KEARNEY, Neb. — The East Kearney Bypass Interchange, also known as Exit 275 of Interstate 80, was a project built on a foundation of cooperation.
Commemorating the opening of the exit Tuesday at a ribbon-cutting ceremony in the east parking lot of the Great Platte River Road Archway, local, state and federal officials applauded the efforts of the many people involved in the accomplishment.
“It's been a long cooperative journey,” Gov. Dave Heineman said under the hot morning sun.
Heineman recognized Mayor Stan Clouse and other city officials for their roles in getting the exit approved and built.
Heineman also recognized former State Sen. Deb Fischer, now a U.S. senator, for her role in crafting the Build Nebraska Act, signed into law in May 2011, which diverted a quarter-cent of the state's 5.5-cent sales tax into a fund for high-priority road projects, including the bypass. Money from that fund will help pay for the second and third phases of the project.
Fischer said getting funds for road projects was one of her main goals as the chairwoman of the State Legislature's Transportation and Telecommunications Committee.
“You are going to have to have decent roads and bridges if you're going to transport goods and see growth of commerce and economic development,” she said after the ceremony.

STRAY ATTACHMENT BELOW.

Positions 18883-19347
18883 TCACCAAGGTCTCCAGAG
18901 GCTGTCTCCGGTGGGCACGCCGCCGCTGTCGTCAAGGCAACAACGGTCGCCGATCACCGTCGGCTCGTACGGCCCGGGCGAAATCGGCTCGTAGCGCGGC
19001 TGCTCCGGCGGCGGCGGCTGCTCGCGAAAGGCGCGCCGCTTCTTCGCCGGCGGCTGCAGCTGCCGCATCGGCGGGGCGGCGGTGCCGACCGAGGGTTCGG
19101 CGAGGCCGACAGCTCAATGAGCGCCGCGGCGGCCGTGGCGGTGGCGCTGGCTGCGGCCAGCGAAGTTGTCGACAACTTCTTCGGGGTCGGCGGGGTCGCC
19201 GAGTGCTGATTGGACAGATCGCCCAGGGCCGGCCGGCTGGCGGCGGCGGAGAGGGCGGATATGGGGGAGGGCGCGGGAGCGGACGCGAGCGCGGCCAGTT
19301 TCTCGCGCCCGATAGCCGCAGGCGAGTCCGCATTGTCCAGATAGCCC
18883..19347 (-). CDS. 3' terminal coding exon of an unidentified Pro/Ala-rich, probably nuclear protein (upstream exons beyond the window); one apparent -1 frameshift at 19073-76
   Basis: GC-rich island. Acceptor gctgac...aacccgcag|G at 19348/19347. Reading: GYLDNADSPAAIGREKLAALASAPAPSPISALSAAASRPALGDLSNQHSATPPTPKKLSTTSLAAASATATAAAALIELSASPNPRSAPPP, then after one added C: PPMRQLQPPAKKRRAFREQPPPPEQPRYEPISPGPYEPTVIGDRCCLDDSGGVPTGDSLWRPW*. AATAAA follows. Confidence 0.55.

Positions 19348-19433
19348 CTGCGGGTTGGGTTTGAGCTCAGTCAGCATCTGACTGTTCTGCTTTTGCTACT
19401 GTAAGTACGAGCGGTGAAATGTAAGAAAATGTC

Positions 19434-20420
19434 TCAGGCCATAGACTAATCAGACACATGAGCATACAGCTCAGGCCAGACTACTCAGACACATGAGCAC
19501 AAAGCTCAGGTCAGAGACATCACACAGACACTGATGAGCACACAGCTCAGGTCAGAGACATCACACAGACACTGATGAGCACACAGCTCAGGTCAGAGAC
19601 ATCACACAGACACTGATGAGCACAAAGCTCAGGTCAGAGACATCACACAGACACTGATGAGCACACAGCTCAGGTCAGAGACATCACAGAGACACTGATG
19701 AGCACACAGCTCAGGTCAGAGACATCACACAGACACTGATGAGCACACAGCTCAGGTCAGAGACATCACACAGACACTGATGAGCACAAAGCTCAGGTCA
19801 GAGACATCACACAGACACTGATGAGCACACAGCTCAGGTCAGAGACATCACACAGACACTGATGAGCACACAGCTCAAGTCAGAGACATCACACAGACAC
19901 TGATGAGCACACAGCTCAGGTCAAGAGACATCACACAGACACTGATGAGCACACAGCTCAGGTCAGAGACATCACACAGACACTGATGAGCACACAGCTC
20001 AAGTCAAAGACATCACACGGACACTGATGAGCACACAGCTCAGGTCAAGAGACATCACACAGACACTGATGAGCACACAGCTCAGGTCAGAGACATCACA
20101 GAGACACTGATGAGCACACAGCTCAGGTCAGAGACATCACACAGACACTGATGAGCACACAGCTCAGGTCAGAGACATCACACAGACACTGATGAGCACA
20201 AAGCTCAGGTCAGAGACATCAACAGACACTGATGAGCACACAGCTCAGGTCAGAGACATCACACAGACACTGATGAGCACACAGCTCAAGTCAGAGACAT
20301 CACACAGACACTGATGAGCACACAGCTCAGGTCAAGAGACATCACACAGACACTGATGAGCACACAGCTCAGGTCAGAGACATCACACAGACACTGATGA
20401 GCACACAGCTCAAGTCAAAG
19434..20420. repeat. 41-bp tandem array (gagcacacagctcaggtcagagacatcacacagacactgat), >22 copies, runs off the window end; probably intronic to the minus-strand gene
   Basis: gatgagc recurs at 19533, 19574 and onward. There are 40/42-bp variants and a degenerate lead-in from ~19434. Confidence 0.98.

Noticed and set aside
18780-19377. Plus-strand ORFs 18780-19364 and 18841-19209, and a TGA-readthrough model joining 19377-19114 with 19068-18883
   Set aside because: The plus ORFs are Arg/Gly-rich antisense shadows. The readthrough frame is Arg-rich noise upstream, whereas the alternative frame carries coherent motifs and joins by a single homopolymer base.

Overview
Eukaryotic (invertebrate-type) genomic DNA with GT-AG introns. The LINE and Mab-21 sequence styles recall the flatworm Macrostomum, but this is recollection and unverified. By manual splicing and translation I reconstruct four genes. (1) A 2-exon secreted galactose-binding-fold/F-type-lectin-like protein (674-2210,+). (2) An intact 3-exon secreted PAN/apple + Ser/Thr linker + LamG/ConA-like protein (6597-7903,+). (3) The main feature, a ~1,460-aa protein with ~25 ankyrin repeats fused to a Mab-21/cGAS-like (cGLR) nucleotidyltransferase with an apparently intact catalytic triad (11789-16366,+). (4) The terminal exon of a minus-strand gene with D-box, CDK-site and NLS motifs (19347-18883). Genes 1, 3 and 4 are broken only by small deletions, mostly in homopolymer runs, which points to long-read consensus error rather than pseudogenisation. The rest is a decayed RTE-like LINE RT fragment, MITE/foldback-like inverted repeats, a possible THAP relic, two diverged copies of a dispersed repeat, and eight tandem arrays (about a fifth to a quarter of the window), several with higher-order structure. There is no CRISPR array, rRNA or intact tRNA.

Clouse, who gave the opening comments, thanked Fischer for pushing the city to fulfill its share of funding for the project, which was around $7.3 million — $1.5 million of which was paid with city-issued bonds.
He said having that funding was crucial in persuading the state and federal governments to get on board with the project, which will have a final price tag of more than $50 million when it is complete in 2016.
The bypass will do more than funnel tourists to the Great Platte River Road Archway.
“A lot of people think the exit was built to serve the archway,” said Joel Johnson, chairman of the archway's foundation. “But it was just the opposite.”
The Kearney City Council first looked at plans for the bypass in 1997, City Manager Mike Morgan said before Tuesday's ceremony. The thought then was to accommodate an expanding city and stimulate economic growth in east Kearney.
Kearney Volunteer Fire Department Chief Terry Eirich said the new route avoiding Second Avenue will cut three to five minutes off response time for fires and accidents on the Interstate.
When the bypass is finished in 2016, Johnson said, truck drivers will be able to haul loads around Kearney rather than through it. He said travelers wishing to visit towns north of Kearney also will benefit.